Ingmar Bergman’s THE SEVENTH SEAL (Review)

Dedicated reader though I am, I do occasionally watch a DVD when I find myself at home for the evening with nothing to do. And so it came about that last night I watched, again, after ten years, Ingmar Bergman’s The Seventh Seal.


It was shot in black and white on a real shoestring budget (Bergman predictably could not find backers for his marvellous script), yet it managed to win the Special Jury Prize at Cannes in 1957 and has been acclaimed as a cinematic masterpiece ever since.

A knight, played to perfection by Max von Sydow, returns from the Crusades to find Death stalking the land. The opening scene of the film, dawn on a bare northern beach, reveals the knight and his squire sleeping on the pebbles while their horses wait patiently at the water’s edge. They do not appear to have been shipwrecked. Presumably they were put ashore there during the night. The knight wakes, washes his face in the sea, kneels and prays.

Then turns to see Death standing behind him. “Who are you?” “I am Death … I have walked long at your side.” “That I know.” The knight proposes a game of chess. Death accepts and the game proceeds, giving the knight a respite during which he can save at least some of the small group of helpless people who collect around him.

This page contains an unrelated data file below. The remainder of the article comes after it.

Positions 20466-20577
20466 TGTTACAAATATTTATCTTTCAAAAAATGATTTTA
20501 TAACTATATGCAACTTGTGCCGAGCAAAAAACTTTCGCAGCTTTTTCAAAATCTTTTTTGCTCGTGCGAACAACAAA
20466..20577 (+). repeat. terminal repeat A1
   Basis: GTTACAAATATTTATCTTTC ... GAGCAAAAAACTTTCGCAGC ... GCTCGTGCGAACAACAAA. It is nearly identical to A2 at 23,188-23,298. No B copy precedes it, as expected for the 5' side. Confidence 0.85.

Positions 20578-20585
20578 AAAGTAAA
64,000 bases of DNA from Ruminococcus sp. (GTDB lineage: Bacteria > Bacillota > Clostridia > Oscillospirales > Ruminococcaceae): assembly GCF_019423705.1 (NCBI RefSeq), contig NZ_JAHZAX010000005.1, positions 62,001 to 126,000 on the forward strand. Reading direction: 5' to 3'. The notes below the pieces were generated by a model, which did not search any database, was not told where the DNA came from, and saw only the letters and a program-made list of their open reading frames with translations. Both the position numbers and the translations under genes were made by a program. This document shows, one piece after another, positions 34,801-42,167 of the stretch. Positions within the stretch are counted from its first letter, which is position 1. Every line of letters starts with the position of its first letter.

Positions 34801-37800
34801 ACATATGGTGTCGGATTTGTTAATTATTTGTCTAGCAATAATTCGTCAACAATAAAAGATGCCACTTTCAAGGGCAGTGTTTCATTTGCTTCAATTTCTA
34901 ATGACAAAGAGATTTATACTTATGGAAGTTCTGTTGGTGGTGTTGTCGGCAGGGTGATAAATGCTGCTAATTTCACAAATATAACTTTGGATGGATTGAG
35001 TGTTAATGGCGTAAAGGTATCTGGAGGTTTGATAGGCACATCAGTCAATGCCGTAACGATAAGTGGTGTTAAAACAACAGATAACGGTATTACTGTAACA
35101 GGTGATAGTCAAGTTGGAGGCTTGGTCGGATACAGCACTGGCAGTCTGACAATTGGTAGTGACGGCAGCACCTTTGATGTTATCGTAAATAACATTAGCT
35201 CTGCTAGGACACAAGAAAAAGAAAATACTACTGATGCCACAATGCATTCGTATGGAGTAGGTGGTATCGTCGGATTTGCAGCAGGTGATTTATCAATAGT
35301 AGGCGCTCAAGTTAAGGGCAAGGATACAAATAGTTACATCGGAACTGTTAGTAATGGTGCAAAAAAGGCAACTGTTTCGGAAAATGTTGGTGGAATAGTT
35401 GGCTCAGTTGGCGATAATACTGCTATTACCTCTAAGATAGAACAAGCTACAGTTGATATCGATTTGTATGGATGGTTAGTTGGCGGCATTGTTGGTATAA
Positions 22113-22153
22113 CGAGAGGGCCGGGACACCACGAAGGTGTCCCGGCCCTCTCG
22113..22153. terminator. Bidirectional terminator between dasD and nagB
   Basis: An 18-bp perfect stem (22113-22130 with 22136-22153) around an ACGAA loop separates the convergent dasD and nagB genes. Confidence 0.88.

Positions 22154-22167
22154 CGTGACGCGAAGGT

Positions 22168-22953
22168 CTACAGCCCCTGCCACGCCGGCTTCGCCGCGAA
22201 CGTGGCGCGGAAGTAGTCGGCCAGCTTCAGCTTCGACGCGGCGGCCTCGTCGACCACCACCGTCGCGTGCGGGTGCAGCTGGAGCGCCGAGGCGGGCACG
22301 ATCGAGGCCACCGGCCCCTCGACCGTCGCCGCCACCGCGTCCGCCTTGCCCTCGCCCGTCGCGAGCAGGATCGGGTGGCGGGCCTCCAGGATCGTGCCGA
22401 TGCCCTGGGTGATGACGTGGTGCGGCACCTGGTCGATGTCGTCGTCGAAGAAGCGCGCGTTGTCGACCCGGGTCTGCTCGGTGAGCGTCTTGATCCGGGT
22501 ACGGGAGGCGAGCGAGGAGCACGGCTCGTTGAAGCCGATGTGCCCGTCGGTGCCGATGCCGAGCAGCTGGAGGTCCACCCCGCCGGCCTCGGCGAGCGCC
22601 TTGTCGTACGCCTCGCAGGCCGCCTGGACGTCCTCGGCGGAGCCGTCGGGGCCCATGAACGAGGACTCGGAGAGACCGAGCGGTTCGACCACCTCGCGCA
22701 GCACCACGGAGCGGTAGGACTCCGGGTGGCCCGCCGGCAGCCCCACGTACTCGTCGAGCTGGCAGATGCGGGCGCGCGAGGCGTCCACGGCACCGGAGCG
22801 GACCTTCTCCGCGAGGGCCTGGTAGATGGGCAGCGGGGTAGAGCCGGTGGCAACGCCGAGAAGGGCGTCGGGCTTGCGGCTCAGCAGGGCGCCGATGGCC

Bergman tells us that he was inspired by the Carmina Burana, the songs of the wanderers, the homeless and the seekers during the 13th and 14th centuries, the time of wars and famines and plague, of the Great Mortality and the Dance of Death. He was also inspired by the passage in the Book of Revelations from which he took his title, Revelations chapter 8. The first verses are read, voice-over, during the opening scene. Read it for yourself. Then the knight’s wife does so, aloud and at length, during supper when the knight arrives home towards the end of the film. She has been awaiting him all these years and now they are finally reunited in death.

It is a cross between a medieval Morality Play, made up as it is, partly, of allegorical figures and events, and a modern Historical Novel, with tragedy and humour intermingled, scenes memorable for their realism, their happiness and love (the dreamy and lovable wandering player Jof and his beautiful wife (Bibi Andersson) and perfect baby, symbol of a future which looks to be in grave doubt), for their horror (the procession of self-flagellating penitents stumbling through the villages, the girl burnt as a witch before our eyes), and for their sheer timelessness (Death with his string of captives in silhouette dancing off across the horizon at the end of the film).

Bergman said of it that it was one of the films closest to his heart. It is now one of the films closest to mine.